For much of the history of NYC public transport, ancient methods of fare collection such as coins, tokens and paper tickets were utilized on the city’s buses and subways. On their website, the MTA lists 1953 as the year tokens became the standard on NYC subways, marking the system’s first moves towards streamlining fare collection since opening in 1904.

Tokens ruled the subways for almost half a century, until 1993, when the MTA started testing the now iconic magnetic strip card pass known as the MetroCard. It took a full decade until the mighty subway token was phased out entirely, according to a New York Times article from 2003.

That marks 25 years since the dawn of the MetroCard, and 15 years of dominating fare collection on city buses and subways. After a quarter century of swiping, New York transit riders are preparing for another sea change at the turnstiles.

Making Contact with the Contactless

According to the New York Times, the MTA is taking a cue from cities such as London by introducing a contactless payment system on subway systems turnstiles beginning late in 2018. This will include 500 subway turnstiles and 600 city buses to start.

As the name implies, contactless payment will involve simply holding out a smartphone.
The fare will be deducted automatically. Contactless payments will help alleviate issues such as congestion at stations and damaged or lost cards – not to mention problems all too familiar with New York City commuters, including everybody’s favorite, needing to swipe a MetroCard a second or third time before a turnstile unlocks.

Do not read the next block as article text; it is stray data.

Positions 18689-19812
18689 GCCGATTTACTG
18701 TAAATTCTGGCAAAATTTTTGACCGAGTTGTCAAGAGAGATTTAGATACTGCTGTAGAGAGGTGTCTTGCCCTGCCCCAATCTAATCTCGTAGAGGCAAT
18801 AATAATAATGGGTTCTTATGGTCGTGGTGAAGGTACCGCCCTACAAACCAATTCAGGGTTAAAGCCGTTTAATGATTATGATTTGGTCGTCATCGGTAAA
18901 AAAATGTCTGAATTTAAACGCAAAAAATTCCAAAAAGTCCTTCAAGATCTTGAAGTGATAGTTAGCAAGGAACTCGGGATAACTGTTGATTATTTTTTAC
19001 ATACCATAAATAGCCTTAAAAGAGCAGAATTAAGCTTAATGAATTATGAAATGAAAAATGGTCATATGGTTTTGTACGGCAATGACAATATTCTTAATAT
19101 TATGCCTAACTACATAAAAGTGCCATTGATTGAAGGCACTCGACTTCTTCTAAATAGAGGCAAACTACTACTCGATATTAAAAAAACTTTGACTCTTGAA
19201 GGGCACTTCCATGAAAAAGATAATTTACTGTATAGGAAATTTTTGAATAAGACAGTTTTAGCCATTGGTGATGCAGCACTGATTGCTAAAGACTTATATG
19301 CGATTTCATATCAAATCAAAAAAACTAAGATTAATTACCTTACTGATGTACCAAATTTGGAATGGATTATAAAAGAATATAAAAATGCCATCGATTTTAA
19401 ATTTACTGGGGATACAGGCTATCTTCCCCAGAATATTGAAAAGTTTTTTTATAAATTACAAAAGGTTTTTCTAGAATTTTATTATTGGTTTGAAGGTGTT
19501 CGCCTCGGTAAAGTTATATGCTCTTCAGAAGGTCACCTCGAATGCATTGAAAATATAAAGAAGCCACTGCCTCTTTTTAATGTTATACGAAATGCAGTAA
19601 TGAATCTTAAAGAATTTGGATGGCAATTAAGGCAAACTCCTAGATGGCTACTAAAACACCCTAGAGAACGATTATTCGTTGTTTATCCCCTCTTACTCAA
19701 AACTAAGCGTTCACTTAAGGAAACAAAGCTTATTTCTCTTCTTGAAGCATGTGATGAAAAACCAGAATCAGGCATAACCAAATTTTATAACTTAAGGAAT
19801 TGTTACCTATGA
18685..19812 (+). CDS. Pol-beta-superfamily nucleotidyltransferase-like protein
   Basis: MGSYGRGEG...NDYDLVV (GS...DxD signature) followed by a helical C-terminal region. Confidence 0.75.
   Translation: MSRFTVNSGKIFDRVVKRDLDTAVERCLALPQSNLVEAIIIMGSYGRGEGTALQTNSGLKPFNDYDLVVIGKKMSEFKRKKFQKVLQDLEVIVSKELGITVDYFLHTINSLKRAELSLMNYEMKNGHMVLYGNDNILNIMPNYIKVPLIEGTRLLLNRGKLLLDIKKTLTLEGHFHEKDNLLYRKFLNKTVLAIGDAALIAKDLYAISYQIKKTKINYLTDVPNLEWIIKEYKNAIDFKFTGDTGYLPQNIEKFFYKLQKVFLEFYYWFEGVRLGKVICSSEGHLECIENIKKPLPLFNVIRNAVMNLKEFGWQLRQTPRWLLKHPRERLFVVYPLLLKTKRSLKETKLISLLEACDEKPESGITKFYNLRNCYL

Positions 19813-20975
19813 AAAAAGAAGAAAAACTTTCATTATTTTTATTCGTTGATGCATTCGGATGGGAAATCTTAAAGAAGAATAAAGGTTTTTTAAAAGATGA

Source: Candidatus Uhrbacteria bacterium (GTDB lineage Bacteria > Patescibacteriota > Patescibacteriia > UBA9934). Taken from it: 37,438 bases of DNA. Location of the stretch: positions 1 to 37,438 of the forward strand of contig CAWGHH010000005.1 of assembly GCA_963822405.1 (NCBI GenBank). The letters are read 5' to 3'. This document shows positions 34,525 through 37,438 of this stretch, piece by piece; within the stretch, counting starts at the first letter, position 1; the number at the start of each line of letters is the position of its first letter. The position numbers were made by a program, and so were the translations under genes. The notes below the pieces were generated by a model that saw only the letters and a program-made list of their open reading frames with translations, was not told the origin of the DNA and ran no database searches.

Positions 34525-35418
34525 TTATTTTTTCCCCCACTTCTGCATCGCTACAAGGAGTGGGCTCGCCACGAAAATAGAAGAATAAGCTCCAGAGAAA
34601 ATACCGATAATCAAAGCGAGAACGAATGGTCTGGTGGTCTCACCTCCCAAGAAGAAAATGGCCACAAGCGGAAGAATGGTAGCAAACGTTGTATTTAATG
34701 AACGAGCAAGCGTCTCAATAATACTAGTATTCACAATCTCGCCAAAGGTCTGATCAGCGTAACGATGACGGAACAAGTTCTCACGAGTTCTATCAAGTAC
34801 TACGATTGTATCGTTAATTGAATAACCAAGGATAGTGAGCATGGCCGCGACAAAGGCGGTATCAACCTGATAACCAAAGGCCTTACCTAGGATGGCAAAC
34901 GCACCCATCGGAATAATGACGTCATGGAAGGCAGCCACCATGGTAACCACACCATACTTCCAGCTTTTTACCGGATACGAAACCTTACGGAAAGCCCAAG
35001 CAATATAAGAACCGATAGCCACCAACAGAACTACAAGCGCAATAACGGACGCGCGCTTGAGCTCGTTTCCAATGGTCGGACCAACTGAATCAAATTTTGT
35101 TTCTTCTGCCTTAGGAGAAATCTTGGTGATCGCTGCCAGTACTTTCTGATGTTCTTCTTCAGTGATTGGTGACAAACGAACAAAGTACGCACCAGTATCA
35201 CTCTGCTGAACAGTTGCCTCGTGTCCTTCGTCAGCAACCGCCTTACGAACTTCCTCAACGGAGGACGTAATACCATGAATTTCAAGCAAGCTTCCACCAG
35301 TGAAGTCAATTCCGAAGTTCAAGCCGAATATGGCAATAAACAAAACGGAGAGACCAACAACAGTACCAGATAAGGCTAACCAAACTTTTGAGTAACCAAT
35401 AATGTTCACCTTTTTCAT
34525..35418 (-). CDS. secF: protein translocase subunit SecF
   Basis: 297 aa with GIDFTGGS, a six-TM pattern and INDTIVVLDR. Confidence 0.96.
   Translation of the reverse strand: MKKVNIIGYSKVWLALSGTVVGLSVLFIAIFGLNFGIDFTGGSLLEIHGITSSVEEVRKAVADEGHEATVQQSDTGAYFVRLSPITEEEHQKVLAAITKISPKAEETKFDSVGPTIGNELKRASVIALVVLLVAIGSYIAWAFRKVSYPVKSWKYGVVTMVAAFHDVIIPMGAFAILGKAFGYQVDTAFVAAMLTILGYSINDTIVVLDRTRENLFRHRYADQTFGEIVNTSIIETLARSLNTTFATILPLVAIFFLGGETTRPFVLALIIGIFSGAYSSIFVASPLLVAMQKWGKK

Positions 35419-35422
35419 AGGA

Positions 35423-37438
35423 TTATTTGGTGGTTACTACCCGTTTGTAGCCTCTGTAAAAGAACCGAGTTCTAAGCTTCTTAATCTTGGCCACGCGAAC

The new payment system should eliminate these issues altogether.

This new system will be compatible with popular smartphone apps like Apple Pay, Samsung Pay and Android Pay – or an NFC chip-embedded payment card.

Those without a compatible card or smartphone will be able to pay by tapping their debit or credit card. The new payment system will necessarily include another long overdue step into the 21st century: an online account for commuters, with the ability to prepay weekly or monthly fares remotely.

A Slow Rollout – as Always

With hundreds of subway stations and thousands of city buses, the replacement of the ingrained MetroCard system will be an epic, multiyear undertaking. With the first turnstiles being converted in 2018, the replacement of the MetroCard with new, contactless technology will not be complete until 2023.

By then, the MetroCard will have enjoyed three decades as an icon in New York City life. However, like the subway token before it, the iconic MetroCard is soon to become a relic of city history as it makes way for modern technology.